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Monday, February 28, 2005
By Steven L. Taylor

Robert Reich, former Secrtary of Labor in the Clinton administration, author and professor has n interesting piece in today’sNYT that was inspired by the fight in NYC over Wal*Mart, Don’t Blame Wal-Mart, wherein he hits the nail on the head as to why Wal*Mart, and other discounters are so successful:

But isn’t Wal-Mart really being punished for our sins? After all, it’s not as if Wal-Mart’s founder, Sam Walton, and his successors created the world’s largest retailer by putting a gun to our heads and forcing us to shop there.

Instead, Wal-Mart has lured customers with low prices. “We expect our suppliers to drive the costs out of the supply chain,” a spokeswoman for Wal-Mart said. “It’s good for us and good for them.”

Wal-Mart may have perfected this technique, but you can find it almost everywhere these days. Corporations are in fierce competition to get and keep customers, so they pass the bulk of their cost cuts through to consumers as lower prices. Products are manufactured in China at a fraction of the cost of making them here, and American consumers get great deals. Back-office work, along with computer programming and data crunching, is “offshored” to India, so our dollars go even further.

Meanwhile, many of us pressure companies to give us even better bargains. I look on the Internet to find the lowest price I can and buy airline tickets, books, merchandise from just about anywhere with a click of a mouse. Don’t you?

The fact is, today’s economy offers us a Faustian bargain: it can give consumers deals largely because it hammers workers and communities.

We can blame big corporations, but we’re mostly making this bargain with ourselves. The easier it is for us to get great deals, the stronger the downward pressure on wages and benefits. Last year, the real wages of hourly workers, who make up about 80 percent of the work force, actually dropped for the first time in more than a decade; hourly workers’ health and pension benefits are in free fall. The easier it is for us to find better professional services, the harder professionals have to hustle to attract and keep clients. The more efficiently we can summon products from anywhere on the globe, the more stress we put on our own communities.

I disagree with his policy solutions (indeed, I think that they would lead to even more job/dollar flight) and, further, the assumption that the government can fix, for relatively little expense, the results of these rather powerful market forces strikes me as naive at best. No only do I think it would cost more than Reich assumes, but I am not certain it solves the problems in question.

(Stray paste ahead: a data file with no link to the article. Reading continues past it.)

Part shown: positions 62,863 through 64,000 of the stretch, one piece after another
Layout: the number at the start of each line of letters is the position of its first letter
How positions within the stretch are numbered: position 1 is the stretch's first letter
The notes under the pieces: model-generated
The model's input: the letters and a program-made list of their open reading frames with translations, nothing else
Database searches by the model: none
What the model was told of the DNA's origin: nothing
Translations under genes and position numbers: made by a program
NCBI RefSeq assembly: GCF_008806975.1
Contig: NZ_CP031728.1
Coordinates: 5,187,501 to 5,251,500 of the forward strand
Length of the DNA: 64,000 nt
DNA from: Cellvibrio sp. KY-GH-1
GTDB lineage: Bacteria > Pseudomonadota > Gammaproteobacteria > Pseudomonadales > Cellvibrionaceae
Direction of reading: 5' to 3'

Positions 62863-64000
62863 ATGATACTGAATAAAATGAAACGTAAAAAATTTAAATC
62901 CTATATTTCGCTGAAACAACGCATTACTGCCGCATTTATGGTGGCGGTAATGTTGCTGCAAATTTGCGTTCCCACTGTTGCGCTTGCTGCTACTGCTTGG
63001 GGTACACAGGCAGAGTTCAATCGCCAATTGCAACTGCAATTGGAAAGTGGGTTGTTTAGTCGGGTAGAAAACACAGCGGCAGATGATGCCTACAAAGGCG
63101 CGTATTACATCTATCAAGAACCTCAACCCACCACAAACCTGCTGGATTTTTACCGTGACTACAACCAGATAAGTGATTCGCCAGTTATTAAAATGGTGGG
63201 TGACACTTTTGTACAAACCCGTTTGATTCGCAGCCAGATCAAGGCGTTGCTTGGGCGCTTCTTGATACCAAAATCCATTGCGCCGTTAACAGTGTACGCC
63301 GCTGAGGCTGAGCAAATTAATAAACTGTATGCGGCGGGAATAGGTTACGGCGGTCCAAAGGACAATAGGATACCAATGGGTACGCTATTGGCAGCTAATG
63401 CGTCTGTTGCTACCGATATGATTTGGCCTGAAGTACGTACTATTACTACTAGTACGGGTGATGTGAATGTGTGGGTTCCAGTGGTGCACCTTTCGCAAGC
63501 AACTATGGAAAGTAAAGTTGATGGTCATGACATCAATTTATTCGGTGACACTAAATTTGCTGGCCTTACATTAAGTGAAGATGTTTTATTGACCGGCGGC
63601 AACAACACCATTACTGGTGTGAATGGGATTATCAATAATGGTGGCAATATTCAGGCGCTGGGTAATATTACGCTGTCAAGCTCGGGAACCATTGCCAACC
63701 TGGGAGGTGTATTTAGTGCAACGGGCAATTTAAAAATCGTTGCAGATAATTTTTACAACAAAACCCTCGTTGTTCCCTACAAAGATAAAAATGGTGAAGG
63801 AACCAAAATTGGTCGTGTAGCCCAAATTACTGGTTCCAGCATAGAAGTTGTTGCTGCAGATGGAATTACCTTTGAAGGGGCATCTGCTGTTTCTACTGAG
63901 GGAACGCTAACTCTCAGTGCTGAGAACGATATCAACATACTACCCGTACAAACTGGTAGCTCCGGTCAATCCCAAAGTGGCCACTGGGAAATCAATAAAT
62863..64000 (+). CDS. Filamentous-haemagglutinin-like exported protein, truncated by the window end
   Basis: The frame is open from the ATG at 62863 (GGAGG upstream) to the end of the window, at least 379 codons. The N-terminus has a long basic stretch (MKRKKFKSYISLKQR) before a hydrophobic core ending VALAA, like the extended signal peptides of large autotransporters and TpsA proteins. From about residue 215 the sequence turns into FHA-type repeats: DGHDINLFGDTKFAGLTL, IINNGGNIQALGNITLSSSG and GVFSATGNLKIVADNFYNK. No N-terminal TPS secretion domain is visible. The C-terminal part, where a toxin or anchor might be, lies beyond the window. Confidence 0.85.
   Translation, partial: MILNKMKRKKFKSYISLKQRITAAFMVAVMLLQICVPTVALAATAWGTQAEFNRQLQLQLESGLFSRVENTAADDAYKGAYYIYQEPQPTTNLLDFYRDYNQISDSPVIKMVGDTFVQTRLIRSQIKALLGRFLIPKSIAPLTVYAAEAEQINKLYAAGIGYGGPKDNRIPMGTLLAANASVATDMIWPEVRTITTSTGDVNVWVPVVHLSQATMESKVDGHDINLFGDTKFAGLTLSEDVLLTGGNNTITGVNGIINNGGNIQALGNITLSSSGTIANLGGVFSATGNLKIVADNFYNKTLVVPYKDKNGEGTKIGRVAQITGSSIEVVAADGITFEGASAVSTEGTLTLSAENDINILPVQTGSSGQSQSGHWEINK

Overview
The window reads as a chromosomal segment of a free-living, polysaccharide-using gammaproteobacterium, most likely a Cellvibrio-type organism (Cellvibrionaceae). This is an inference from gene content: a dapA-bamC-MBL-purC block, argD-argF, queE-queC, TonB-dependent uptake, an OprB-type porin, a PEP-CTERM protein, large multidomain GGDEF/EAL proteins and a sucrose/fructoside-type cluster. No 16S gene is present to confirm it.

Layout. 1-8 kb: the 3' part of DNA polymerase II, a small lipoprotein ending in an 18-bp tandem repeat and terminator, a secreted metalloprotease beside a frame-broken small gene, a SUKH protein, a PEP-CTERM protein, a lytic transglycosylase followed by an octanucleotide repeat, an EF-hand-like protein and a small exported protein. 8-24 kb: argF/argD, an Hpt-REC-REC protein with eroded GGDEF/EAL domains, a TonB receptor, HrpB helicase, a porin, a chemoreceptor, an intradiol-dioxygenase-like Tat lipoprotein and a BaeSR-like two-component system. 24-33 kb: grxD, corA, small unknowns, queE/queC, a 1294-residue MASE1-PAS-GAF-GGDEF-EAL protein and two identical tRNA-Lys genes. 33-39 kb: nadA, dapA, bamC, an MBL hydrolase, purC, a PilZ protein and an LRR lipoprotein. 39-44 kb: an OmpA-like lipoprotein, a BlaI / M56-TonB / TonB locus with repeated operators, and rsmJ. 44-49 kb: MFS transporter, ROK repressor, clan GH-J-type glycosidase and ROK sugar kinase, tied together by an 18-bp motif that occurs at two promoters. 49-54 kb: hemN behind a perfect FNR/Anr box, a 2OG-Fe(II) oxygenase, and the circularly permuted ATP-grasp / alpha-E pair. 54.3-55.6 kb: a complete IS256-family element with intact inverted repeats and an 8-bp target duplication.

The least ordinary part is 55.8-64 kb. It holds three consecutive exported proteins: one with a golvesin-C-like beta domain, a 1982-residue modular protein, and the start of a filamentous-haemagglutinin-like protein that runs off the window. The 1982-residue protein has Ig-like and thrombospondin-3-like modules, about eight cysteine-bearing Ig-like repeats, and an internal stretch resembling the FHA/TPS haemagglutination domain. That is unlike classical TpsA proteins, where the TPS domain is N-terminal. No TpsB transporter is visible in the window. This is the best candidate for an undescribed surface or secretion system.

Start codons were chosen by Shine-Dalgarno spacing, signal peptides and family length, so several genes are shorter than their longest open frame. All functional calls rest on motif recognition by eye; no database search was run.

Really: his basis thesis is that consumer like cheap stuff and that the main way by which producers and retailers provide the cheap stuff is by lower labor costs by outsourcing services or buying products from overseas manufacturers–which is all true. So, how could it possibly be the case that the way to solve the problem is to make anyone with 50 or more employees provide health insurance or via hiking the minimum wage or increasing the power of employees and unions to negotiate contracts? Won’t all of those things lead to higher labor costs, and thereby accelerate the problems concerning Reich in this column?

It seems to me that perhaps finding a way to lower labor costs in the US might help the problem, and the main ways the government can do that are through tax and regulatory policy (or via subsidies).

Part of the harsh reality is that some of these jobs are gone forever because of the lower labor (and other) costs abroad. This is simply a function of the market. And you can’t fight the market and win.

Another thing that bothers me about his overall argue (the “faustian bargain” part) is that it may simply be the case that adaptation of those workers and communities will have to take place. As economies evolve on a macro leve, micro level changes have to take place.

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4 Responses to “It’s Called the Market”

  1. bryan Says:

    It seems to me that perhaps finding a way to lower labor costs in the US might help the problem, and the main ways the government can do that are through tax and regulatory policy (or via subsidies).

    I’m not sure how that’s going to happen, when we have created a creature comfort society.

    It’s definitely a sticky wicket.

  2. Dave Schuler Says:

    Workers of world unite: you have nothing to lose but your chainstores.

  3. ATM Says:

    Well we can start by reducing personal and corporate income taxes and employer and employee payroll taxes and increasing consumptions taxes to offset the losses of revenue. The reduction in production side taxes may not be enough to offset the increase in consumption side taxes, so prices may increase some, especially for imports. On the otherhand the tax burden will be shifted away from domesticly produced goods to goods produced abroad, and will reduce the tax burden on goods made for export, which will improve the competitiveness of American exporters and their workers and pay allow for pay increases for workers in international trade exposed industries.

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